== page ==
At this point, we’re in final season of The Crown territory.
On August 28 morning, British Prime Minister Boris Johnson asked Queen Elizabeth II to suspend the U.K. Parliament—a process that is a “"Royal Pregrogative” power—in his latest effort to more closely control how the U.K. leaves the European Union. The request is so far the closest the monarch has come to getting stuck in the Brexit quagmire.
On Wednesday afternoon, the Queen approved the suspension from Balmoral Castle, her summer home in the highlands of Scotland.
Johnson’s move is extraordinary because it is so incendiary. Suspending Parliament means debating and voting in Parliament completely stops, and it largely wipes clean ongoing legislative activity. Unpassed measures must be typically restarted from scratch when the next session begins. Johnson, a pro-Brexit hardliner, is pulling this lever in a bid to frustrate legislation aimed at avoiding a no-deal Brexit or the possibility the U.K. will crash out of the EU at the end of October with few, if any, plans in place.
Suspending Parliament for political reasons is extremely unusual but not completely unheard of. It last happened in 1948, during a political crisis in which the U.K. government attempted to overrule the House of Lords, the U.K.’s upper house. A more comparable case occurred in 2008 in Canada, which has a U.K.-style political system. The Governor General, the Queen’s representative in Canada, ultimately agreed to the prime minister’s request to suspend Parliament, a move that was intended to prevent his government from falling, which would have triggered an election. The move drew outcry, including raising questions about the Governor General’s role.
That Johnson’s partisan gamesmanship was put in the hands of the Queen is ironic given her herculean efforts to stay out of U.K. politics. In January, she made a speech urging Britons to look to the “tried and true” methods of respecting different points of view, finding common ground, and “never losing sight of the bigger picture.” Those were immediately interpreted as a plea to end the political bickering and indecision that has dominated British politics since the vote to leave the EU in 2016.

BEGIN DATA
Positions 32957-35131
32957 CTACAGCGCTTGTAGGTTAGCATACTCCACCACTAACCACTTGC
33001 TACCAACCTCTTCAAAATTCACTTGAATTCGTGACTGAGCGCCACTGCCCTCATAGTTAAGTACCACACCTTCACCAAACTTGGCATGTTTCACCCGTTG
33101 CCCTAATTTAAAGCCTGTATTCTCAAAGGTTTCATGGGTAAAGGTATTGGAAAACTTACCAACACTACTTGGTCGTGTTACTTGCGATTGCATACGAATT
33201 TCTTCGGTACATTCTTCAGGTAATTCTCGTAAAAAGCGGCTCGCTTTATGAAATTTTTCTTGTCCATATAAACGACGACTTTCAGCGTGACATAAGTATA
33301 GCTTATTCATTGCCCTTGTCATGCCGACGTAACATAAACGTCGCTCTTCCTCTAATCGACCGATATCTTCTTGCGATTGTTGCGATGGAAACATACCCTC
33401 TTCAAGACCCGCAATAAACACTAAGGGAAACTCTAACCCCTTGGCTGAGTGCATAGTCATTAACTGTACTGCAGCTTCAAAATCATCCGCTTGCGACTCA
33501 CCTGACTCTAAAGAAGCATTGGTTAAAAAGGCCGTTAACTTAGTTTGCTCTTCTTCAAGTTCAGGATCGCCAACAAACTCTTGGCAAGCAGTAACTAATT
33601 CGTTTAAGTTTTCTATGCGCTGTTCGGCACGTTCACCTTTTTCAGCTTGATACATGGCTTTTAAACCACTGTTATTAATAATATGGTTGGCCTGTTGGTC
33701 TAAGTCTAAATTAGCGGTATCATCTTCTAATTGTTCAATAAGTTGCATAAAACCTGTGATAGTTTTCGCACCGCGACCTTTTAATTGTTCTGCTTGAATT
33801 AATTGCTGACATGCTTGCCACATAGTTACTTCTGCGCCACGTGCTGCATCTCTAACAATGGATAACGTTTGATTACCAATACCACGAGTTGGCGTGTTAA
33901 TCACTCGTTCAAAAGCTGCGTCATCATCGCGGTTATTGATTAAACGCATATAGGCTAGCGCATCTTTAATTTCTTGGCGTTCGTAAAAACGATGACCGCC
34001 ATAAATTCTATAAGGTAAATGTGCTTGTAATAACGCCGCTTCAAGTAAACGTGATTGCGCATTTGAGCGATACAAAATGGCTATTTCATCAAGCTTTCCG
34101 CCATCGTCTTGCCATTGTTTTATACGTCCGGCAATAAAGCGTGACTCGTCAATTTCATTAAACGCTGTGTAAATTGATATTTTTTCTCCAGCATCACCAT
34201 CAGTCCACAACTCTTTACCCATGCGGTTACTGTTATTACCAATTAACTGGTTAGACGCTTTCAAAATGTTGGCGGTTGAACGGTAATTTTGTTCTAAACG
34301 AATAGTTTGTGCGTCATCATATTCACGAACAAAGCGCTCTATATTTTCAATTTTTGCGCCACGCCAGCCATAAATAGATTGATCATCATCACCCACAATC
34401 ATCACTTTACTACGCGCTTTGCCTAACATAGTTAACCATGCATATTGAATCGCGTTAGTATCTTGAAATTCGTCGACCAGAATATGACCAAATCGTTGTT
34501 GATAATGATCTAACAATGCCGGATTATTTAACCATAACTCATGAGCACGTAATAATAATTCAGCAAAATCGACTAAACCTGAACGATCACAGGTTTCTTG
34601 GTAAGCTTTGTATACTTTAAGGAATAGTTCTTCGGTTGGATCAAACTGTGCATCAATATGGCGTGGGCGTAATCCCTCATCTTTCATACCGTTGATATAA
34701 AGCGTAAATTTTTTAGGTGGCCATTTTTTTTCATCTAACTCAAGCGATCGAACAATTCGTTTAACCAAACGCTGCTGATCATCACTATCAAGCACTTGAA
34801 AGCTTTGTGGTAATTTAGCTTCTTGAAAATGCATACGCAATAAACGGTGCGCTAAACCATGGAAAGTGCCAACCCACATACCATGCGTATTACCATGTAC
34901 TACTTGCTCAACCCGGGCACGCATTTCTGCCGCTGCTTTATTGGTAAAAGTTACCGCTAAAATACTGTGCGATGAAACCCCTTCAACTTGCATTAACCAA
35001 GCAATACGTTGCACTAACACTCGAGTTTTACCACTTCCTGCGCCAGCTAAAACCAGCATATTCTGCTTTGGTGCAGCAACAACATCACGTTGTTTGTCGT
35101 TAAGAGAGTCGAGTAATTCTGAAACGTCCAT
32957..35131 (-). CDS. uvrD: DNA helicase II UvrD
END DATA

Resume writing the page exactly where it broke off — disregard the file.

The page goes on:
But for all of her attempts to avoid political albatrosses, the Queen, by definition, holds sway over a wide range of government actions. When a new government is elected, for instance, she approves its “forming.”
So, was she likely to side with Johnson in this instance? Tradition dictates that the Queen typically follows the advice of the prime minister, since he or she is seen as representing the will of the people. The Queen may advise or warn a leader, but it is essentially unheard of for her to reject the agenda of the U.K.’s head of government. Johnson’s request, therefore, put the Queen in an unprecedented bind, having to choose between rejecting royal protocol or approving what Johnson’s critics say is a blatant power grab that defies the spirit of British democracy.
At present, Johnson’s current plan would suspend Parliament for 23 working days, reducing the lead-up to a crucial meeting with the EU ahead of the October 31 deadline for the U.K. to leave the EU. The abbreviated schedule would give MPs a shorter time frame to figure out how to avoid a no-deal Brexit.